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South African youth lead a new protest movement

by Linda Bloom
September 25, 2009

Last night, my husband, Paul, and I participated in the “open school” night at the public high school Jack attends near our home in the Bronx. We were impressed with his young, committed teachers and the rigor of the curriculum for the coming school year.

Abongile Ndesi, a ninth grader in South Africa, wants to learn, too. She was one of thousands of children who thronged the city hall this week in Cape Town to demand libraries and librarians, according to The New York Times. “We want more information and knowledge,” she said.

In New York, Jack is taking an advanced placement course in biology that offers him the potential of earning credit for college. In Cape Town, students at Chris Hani High School were finally successful in their demands that the school hire a science teacher.

South Africa’s educational system is failing its young people. Students are so desperate to learn that they tutor each other for exams and attempt to teach classes when the adult instructors fail to show up. For those of us in the United States, fretting over standardized test scores and student dropout rates, it’s almost hard to imagine such zeal on the part of students.

Education has been one of the cornerstones of mission for The United Methodist Church, particularly in Africa. Nelson Mandela was educated in a Methodist school, along with many other African leaders.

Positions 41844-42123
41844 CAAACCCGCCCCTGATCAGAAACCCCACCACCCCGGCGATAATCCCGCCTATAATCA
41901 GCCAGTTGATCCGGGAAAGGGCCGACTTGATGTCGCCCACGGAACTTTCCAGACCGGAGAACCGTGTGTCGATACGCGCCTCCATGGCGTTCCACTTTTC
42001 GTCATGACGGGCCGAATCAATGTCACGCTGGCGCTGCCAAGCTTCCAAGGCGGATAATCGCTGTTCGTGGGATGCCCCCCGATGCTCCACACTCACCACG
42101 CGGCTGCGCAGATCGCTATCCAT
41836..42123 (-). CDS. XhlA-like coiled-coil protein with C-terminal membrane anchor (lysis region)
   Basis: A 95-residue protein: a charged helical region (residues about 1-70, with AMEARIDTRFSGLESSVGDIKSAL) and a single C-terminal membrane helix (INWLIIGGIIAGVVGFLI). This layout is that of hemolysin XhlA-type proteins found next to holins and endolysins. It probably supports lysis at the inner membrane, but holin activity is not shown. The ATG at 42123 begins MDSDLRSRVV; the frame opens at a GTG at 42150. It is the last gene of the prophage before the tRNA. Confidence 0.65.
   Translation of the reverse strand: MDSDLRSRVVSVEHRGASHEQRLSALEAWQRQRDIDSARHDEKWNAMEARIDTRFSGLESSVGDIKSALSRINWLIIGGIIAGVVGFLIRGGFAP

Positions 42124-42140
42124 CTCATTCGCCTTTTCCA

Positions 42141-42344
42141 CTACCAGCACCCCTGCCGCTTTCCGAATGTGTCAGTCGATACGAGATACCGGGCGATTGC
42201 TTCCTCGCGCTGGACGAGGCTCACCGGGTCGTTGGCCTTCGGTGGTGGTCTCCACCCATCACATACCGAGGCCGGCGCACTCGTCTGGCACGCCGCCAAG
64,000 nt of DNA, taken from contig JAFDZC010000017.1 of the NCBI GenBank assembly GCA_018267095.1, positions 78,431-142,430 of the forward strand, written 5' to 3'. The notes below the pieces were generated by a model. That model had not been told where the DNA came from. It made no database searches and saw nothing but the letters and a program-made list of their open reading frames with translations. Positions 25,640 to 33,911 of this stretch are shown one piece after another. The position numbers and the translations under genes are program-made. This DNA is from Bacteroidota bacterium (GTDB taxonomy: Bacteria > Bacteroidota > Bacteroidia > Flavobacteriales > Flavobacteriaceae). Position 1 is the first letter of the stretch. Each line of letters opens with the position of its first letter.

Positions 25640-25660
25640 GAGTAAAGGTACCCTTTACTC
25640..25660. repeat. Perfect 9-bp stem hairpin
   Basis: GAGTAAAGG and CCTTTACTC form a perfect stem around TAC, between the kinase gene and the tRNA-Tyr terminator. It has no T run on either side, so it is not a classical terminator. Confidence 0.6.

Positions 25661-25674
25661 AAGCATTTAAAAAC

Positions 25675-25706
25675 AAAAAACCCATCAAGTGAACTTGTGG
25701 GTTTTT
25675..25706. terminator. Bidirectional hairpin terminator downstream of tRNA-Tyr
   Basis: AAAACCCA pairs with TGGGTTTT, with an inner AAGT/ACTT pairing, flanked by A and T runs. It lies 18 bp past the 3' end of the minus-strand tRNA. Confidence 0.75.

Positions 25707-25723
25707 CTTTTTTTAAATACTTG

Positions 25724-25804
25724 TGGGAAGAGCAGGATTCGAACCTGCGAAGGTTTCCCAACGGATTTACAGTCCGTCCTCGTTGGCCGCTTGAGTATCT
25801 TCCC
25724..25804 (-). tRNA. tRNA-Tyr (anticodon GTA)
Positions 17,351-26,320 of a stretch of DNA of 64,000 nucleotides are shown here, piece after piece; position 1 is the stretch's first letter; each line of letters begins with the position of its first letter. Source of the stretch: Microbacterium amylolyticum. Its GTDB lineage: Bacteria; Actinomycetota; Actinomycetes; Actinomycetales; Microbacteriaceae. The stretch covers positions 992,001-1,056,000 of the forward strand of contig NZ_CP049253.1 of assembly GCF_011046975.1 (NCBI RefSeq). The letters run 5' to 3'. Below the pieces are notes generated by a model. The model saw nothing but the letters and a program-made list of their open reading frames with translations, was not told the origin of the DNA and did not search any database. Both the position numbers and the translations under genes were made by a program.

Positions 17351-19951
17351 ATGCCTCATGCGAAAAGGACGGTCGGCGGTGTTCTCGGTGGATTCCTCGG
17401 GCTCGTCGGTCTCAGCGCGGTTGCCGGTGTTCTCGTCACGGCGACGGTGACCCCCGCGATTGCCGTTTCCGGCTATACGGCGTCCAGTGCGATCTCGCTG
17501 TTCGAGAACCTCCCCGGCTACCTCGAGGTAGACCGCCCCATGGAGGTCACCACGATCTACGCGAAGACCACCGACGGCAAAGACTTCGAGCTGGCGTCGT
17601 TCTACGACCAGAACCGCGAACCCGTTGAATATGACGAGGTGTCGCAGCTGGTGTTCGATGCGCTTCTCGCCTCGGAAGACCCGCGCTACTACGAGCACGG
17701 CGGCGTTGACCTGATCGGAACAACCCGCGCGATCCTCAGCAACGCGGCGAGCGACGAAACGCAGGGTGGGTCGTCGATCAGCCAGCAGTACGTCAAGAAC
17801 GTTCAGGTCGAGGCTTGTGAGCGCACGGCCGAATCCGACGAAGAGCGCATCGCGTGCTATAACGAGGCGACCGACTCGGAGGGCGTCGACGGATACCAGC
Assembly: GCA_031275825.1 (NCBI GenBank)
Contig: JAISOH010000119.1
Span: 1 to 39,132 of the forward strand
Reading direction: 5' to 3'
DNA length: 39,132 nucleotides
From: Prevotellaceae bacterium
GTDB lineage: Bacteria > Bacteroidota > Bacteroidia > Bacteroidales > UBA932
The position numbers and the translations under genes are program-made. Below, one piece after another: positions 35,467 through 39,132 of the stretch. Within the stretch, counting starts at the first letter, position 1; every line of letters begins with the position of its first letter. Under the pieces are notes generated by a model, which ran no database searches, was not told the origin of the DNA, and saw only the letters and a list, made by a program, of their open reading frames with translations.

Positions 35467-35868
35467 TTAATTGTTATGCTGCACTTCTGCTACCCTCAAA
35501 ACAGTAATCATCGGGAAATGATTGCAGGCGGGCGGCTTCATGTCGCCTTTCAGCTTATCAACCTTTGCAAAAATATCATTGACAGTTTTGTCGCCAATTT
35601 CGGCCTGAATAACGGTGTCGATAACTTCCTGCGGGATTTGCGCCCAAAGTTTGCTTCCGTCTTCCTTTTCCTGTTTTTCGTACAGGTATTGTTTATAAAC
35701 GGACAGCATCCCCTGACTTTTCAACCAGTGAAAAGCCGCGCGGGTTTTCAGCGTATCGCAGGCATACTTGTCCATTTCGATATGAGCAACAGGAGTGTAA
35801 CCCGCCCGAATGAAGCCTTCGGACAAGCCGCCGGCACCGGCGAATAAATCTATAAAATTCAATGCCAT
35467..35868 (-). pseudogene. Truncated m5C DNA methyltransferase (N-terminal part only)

The United Methodist-related Africa University in Zimbabwe has become a beacon of hope for that part of the continent. “Bible Women” being trained by the Women’s Division, United Methodist Board of Global Ministries, teach literacy in their communities in Angola. The church-led Operation Classroom focuses on everything from providing pencils and notebooks to building schools in Sierra Leone and Liberia. At the end of October, United Methodists in Minnesota will celebrate their 20th year of ministry with Operation Classroom.

Younger South Africans are now taking the organizing lessons learned from the apartheid struggle and applying them to reformation of the education system. Equal Education, a citizens’ movement, had a campaign to fix broken windows in schools last year and is leading the charge on libraries.

Many United Methodists were actively involved in the long fight against apartheid in South Africa. Perhaps it is time to expand on this legacy and help that country’s youth secure their dreams for the future.